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2002.11.17 - Mark Of The Quad Cities, Moline, USA

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2002.11.17 - Mark Of The Quad Cities, Moline, USA Empty 2002.11.17 - Mark Of The Quad Cities, Moline, USA

Post by Soulmonster on Fri Oct 19, 2012 9:48 pm

Date:
November 17, 2002.

Venue:
Mark Of The Quad Cities.

Location:
Moline, IL, USA.

Setlist:
01. Welcome to the Jungle
02. It's So Easy
03. Mr. Brownstone
04. Live and Let Die
05. Knockin' On Heaven's Door
06. Think About You
07. Sweet Child O'Mine
08. You Could Be Mine
09. November Rain
10. Out Ta Get Me
11. Madagascar
12. Rocket Queen
13. Street of Dreams
14. Chinese Democracy
15. Patience
16. My Michelle
17. Nightrain
18. Paradise City

Line-up:
Axl Rose (vocals), Richard Fortus (rhythm guitarist), Buckethead (lead guitarist), Robin Finck (lead guitarist), Tommy Stinson (bass), Dizzy Reed (keyboards), Chris Pitman (keyboards) and Brain (drums).

2002.11.17 - Mark Of The Quad Cities, Moline, USA Rightarrow Next concert: 2002.11.18.
2002.11.17 - Mark Of The Quad Cities, Moline, USA Leftarrow Previous concert: 2002.11.15.
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2002.11.17 - Mark Of The Quad Cities, Moline, USA Empty Re: 2002.11.17 - Mark Of The Quad Cities, Moline, USA

Post by Blackstar on Tue May 19, 2020 8:35 pm

Announcements of the show in various newspapers.

The Dispatch, September 28, 2002:

2002.11.17 - Mark Of The Quad Cities, Moline, USA 2002_046

Quad City Times, October 3, 2002:

2002.11.17 - Mark Of The Quad Cities, Moline, USA 2002_130

The Des Moines Register, October 3, 2002:

2002.11.17 - Mark Of The Quad Cities, Moline, USA 2002_131
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2002.11.17 - Mark Of The Quad Cities, Moline, USA Empty Re: 2002.11.17 - Mark Of The Quad Cities, Moline, USA

Post by Blackstar on Tue May 19, 2020 10:03 pm

Review in The Dispatch, November 19, 2002:

2002.11.17 - Mark Of The Quad Cities, Moline, USA 2002_143
2002.11.17 - Mark Of The Quad Cities, Moline, USA 2002_144
Retooled Guns N' Roses thrashes The Mark

By Sean Leary
Entertainment editor


MOLINE -- A surprisingly small crowd of about 6,500 turned out for perhaps the best rock concert of the year at The Mark of the Quad Cities Sunday night.

The retooled Guns N' Roses blew away the audience with a set fat on the classics, heavy on decibels and bursting with musical highlights provided by an all-star band.

Given, it isn't the same Guns that soared to multi-platinum heights in the late '80s and early '90s with the CDs ''Appetite For Destruction'' and ''Use Your Illusion I'' and ''II.'' The only remaining members are lead singer Axl Rose and ''Illusion'' keyboardist Dizzy Reed.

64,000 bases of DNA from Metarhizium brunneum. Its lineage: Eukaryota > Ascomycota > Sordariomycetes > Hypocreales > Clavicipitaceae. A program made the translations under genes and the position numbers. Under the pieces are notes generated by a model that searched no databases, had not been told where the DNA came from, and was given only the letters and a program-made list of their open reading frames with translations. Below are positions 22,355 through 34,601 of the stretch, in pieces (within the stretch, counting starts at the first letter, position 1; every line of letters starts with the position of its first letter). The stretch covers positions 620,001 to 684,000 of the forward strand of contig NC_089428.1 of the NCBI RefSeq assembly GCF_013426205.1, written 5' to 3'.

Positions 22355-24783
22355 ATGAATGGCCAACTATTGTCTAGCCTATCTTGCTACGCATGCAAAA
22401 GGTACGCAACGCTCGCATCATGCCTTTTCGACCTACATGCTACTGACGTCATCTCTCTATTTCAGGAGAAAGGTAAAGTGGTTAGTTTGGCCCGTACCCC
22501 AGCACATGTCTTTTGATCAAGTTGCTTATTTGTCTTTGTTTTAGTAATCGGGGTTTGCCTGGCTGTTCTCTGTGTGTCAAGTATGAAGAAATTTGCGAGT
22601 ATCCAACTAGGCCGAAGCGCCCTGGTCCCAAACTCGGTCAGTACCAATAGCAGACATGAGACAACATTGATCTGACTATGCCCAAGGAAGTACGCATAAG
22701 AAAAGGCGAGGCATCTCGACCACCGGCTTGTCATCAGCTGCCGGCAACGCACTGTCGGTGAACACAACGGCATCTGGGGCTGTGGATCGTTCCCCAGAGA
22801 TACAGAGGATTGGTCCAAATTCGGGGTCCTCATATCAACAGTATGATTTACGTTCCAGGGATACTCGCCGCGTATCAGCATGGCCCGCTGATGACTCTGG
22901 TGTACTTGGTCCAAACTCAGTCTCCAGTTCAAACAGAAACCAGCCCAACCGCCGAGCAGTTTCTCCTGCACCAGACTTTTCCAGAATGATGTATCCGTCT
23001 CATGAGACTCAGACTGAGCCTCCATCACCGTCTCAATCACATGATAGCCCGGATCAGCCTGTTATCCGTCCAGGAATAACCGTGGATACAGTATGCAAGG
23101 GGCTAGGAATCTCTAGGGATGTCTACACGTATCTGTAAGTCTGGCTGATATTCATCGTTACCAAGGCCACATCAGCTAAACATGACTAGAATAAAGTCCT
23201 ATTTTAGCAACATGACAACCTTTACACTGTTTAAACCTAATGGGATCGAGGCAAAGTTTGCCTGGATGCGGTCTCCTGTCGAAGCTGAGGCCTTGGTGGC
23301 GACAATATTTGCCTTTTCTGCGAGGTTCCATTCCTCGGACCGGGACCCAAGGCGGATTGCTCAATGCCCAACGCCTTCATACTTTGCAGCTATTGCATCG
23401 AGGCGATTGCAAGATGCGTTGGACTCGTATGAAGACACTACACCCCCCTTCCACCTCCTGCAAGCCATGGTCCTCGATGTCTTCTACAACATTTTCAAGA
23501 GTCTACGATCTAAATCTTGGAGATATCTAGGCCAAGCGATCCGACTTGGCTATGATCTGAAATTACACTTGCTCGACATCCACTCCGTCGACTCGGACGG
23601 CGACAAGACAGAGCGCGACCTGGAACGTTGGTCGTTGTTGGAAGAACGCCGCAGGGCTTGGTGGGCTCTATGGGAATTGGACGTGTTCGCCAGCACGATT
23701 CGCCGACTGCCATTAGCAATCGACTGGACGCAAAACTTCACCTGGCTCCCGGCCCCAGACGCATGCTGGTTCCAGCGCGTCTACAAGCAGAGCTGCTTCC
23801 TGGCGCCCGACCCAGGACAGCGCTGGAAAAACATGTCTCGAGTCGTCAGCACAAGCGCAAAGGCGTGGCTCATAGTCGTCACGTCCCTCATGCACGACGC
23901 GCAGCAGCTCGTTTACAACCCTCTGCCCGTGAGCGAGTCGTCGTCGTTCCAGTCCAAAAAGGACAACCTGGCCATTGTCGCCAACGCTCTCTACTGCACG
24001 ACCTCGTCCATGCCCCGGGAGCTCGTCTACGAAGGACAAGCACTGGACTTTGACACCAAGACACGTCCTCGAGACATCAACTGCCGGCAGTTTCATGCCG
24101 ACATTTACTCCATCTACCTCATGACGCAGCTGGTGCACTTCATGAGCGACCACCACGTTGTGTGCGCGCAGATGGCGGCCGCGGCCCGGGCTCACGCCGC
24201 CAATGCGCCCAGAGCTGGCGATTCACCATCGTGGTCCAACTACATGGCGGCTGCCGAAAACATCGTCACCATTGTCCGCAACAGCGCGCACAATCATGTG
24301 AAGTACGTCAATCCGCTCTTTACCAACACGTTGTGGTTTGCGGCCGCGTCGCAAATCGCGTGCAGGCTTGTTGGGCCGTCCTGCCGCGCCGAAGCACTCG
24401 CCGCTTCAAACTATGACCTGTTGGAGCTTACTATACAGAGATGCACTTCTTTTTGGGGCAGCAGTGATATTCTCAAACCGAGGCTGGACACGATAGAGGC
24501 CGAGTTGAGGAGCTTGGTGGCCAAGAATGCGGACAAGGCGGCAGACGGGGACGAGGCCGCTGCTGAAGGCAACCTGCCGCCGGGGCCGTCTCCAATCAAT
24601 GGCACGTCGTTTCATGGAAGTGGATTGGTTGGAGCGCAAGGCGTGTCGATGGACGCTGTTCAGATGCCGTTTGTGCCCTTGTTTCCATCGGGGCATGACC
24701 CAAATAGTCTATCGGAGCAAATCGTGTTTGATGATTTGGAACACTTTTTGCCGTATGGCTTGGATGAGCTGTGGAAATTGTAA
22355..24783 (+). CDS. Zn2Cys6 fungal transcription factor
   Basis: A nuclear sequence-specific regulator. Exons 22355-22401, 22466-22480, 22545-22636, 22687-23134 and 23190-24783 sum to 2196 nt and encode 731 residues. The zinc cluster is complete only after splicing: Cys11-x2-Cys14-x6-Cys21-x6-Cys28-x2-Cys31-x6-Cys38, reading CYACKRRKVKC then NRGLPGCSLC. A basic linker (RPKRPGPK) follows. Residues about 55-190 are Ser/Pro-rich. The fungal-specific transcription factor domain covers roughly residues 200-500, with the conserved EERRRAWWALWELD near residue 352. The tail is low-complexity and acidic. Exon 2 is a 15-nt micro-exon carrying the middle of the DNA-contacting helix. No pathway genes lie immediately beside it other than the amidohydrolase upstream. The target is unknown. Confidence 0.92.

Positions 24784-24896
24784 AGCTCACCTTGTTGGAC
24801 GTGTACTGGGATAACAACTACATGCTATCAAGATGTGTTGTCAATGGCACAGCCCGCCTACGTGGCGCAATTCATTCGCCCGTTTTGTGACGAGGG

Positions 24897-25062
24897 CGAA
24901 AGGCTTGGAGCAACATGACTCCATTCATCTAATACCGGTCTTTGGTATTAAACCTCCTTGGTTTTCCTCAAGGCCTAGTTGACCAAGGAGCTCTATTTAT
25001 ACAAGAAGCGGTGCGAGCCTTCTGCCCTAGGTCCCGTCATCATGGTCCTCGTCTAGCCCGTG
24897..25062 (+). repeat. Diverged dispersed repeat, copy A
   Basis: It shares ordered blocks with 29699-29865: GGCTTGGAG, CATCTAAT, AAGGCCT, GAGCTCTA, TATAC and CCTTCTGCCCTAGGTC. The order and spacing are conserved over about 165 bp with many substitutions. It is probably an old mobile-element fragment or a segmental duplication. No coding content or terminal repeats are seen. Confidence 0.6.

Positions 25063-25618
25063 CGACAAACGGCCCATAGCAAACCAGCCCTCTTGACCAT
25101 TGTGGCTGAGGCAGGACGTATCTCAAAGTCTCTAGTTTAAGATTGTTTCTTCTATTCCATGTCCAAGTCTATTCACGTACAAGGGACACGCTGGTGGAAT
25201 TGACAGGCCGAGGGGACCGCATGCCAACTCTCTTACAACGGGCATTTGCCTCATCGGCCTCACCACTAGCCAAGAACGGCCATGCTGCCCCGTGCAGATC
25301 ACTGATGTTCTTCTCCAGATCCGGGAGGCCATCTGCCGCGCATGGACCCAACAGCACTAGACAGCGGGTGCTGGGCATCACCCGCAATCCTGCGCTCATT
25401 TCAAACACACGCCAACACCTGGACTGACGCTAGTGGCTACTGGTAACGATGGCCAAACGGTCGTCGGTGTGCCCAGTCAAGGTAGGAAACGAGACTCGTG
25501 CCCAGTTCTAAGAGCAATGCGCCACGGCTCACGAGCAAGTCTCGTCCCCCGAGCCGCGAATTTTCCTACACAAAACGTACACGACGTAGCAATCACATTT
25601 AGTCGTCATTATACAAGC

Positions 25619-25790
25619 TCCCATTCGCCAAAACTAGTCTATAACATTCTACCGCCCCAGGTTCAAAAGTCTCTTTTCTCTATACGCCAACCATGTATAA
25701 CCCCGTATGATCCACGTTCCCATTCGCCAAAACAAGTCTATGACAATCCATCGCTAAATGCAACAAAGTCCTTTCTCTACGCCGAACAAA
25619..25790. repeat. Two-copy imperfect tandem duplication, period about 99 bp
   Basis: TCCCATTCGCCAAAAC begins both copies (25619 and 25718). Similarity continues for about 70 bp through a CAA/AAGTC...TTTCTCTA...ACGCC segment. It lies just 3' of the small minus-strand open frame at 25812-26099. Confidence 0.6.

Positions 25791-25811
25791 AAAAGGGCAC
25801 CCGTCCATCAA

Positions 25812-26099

However, considering the pedigree and skills demonstrated by the current act, it's pretty much the next best thing. Featuring former members of Nine Inch Nails, Primus and The Replacements -- not to mention the inimitable guitarist Buckethead -- the new band can bring the thunder, as proven by its savage swing at Guns faves.

Predictably, but appropriately, the show exploded into being with a vicious take on ''Welcome to the Jungle.'' Mr. Rose's vocals ripped from his throat over a dueling guitar attack shoved around by an ominous bassline and primal drumming.

Powered by growling guitars, ''It's So Easy'' pulsed from the speakers as the singer bounded about the stage. There are few performers more adept at playing to an entire arena than Mr. Rose, who zipped from one end of the platform to the other throughout the night.

Curiously, he kept zipping backstage during the show, only for a few seconds at a time, and for reasons never explained to the crowd. It didn't particularly detract from the concert, since his departures were so short, but it just seemed odd. My guess is that it had something to do with technical problems, since his microphone went out at various times during the evening. No matter -- the show's momentum wasn't altered.

One of the concert's highest points, ''Live And Let Die'' was propelled by venom-filled vocals, stage-burning pyrotechnics and a mammoth wall of sound as the audience echoed the chorus.

Fans went mental as the first familiar notes of ''Sweet Child O' Mine'' jangled through the speakers. The bittersweet love song built momentum on its chiming, insistant melody and ended on a tough crescendo that flung the band into the diabolical thrash-fest, ''You Could Be Mine,'' a killer track that pummelled eardrums with its unstoppable triple guitars slashing the air like whip cracks.

Ending the night, ''Paradise City'' decimated the arena with adreneline-fueled guitars, an earthquake of glam-rock percussion and Mr. Rose's larynx-shredding vocals, joined by thousands of voices chanting in unison.

Confetti rained on the crowd, fireworks spilled from the rafters and flames rose from the stage as raucous cheering filled The Mark.